Yeah, the inventory one is always a tricky one, particularly now in times of disruption. You know, people were running very lean up until last year, and then they got cut short, and there were shortages on shelves. So how do you decide now lean, not lean? How lean? Where does all that breakout.

Baskar Radhakrishnan:

So inventory is definitely a very, you know, complex function, because that ties back to a lot of different parameters within the company, right? You cannot carry, you don't want to carry a stock where you end up running out of stock. And that will also impact your productivity. And at the same time, you don't want to carry a stock that is too much of an inventory, which will also impact your working capital, right. So one of the ways that I have or we are seeing customers today, especially in a very expensive and sophisticated manufacturing environment, you know, the more options you allow customers, I mean, you see this today, the configurable options for the customers to let's say that the hundreds of individual components gets into a product and you're also leading are asking your customers to go and build certain product or build custom products based on several permutations and combinations, right. So the final configuration of a product is not often known until close to submission of the order of that product. So manufacturing companies need to have a significant will end up carrying significant excess inventory on hand to be able to fulfill their orders on time. So over the years, if you look at it, the manufacturing companies have deployed, you know, several Material requirements planning, in other words, MRP software and solutions that supports the planning and automated inventory management. However, most of these inventory software solutions, were not designed to optimize, quote, unquote, optimize inventory levels, by learning continuously from data. That's where it is important. So you know, you have the data now, but how do you infuse intelligence into this data, so that it becomes an actionable insight, it provides an actionable insight for your manufacturers for the customers. So that's where you know, you need an analytics platform like this, which can give you a real time monitoring and notification, right view inventory, metrics in real time, on on any devices to identify any anticipated issues with inventory levels and analyze the root cause get notified when certain KPIs exceed certain thresholds, you know, optimize the stock levels, and get the summary of, you know, summary view of all the inventory items for the operator so that they can go and make an action on time.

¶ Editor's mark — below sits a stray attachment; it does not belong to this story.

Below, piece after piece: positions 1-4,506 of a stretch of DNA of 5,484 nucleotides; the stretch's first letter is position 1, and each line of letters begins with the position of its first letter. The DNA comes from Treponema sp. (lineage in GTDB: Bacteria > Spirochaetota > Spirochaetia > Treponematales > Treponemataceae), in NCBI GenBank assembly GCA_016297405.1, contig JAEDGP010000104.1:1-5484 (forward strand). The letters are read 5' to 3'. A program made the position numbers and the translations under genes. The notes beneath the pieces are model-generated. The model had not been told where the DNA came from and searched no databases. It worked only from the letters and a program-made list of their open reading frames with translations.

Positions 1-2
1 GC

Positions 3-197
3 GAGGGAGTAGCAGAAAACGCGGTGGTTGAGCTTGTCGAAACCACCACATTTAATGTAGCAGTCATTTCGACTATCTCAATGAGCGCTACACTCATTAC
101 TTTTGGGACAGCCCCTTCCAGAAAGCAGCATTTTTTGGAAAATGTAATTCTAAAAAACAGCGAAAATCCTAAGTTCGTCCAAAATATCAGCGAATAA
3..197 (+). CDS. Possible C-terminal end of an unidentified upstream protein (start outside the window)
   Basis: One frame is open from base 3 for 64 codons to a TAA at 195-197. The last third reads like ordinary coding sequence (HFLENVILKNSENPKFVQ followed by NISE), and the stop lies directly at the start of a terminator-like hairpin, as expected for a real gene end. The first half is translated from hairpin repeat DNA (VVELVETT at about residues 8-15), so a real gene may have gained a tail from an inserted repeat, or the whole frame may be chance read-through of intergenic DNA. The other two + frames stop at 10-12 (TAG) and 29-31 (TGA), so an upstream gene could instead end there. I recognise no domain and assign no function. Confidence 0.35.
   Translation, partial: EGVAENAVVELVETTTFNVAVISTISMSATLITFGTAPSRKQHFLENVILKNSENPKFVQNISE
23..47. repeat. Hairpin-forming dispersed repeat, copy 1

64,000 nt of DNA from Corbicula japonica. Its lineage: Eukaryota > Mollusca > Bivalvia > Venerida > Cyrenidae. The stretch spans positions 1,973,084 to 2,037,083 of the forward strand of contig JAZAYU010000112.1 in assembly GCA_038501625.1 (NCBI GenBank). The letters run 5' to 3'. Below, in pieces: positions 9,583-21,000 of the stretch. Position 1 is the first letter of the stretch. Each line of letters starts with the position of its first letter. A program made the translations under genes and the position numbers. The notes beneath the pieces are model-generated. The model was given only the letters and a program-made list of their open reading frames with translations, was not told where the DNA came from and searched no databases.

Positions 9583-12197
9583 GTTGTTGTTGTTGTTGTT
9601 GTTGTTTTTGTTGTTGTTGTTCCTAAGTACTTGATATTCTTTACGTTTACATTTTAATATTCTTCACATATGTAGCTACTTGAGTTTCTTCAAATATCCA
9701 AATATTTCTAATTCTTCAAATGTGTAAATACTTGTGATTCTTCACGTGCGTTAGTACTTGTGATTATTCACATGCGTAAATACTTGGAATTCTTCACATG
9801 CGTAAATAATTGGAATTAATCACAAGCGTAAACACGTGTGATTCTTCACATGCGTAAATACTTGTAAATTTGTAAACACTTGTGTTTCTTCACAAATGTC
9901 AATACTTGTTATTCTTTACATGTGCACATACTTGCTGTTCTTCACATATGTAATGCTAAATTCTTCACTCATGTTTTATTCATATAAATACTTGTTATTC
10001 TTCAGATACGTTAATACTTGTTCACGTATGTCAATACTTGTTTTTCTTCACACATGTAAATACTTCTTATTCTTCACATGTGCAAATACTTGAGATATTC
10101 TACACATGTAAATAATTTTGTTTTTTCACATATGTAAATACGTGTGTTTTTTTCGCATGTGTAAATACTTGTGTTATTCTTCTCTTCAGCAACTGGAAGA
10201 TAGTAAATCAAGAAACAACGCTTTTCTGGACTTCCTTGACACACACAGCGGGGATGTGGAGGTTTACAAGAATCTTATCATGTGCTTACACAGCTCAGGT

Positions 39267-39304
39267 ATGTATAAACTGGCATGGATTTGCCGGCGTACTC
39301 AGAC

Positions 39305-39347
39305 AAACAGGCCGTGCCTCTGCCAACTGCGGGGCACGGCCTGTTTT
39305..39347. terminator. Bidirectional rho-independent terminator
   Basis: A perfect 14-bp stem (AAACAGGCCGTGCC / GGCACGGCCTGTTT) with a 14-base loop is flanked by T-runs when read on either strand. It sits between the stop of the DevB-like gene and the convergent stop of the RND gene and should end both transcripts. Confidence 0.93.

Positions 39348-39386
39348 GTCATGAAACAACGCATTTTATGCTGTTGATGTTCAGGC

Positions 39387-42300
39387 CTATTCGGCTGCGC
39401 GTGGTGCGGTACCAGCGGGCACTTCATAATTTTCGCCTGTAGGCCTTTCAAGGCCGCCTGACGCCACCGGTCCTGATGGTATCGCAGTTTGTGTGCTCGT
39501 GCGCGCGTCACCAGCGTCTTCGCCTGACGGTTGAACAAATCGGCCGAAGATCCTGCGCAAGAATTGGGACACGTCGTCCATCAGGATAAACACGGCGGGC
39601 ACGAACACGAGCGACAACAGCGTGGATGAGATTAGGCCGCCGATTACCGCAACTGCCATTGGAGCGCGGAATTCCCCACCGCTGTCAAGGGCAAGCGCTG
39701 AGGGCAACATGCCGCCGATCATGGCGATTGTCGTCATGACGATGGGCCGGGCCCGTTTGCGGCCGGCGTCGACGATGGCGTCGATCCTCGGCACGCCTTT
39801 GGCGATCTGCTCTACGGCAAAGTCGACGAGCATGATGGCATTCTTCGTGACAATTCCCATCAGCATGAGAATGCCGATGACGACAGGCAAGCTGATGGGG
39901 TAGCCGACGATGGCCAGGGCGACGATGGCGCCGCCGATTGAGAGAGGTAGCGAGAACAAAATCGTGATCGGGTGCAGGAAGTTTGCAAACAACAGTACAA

Tom Raftery:

Okay. If people are listening, and they're interested in, you know, enabling a data driven supply chain, one of the best things they can do are one of the things they should avoid, you know, what, what's kind of a good roadmap?

Baskar Radhakrishnan: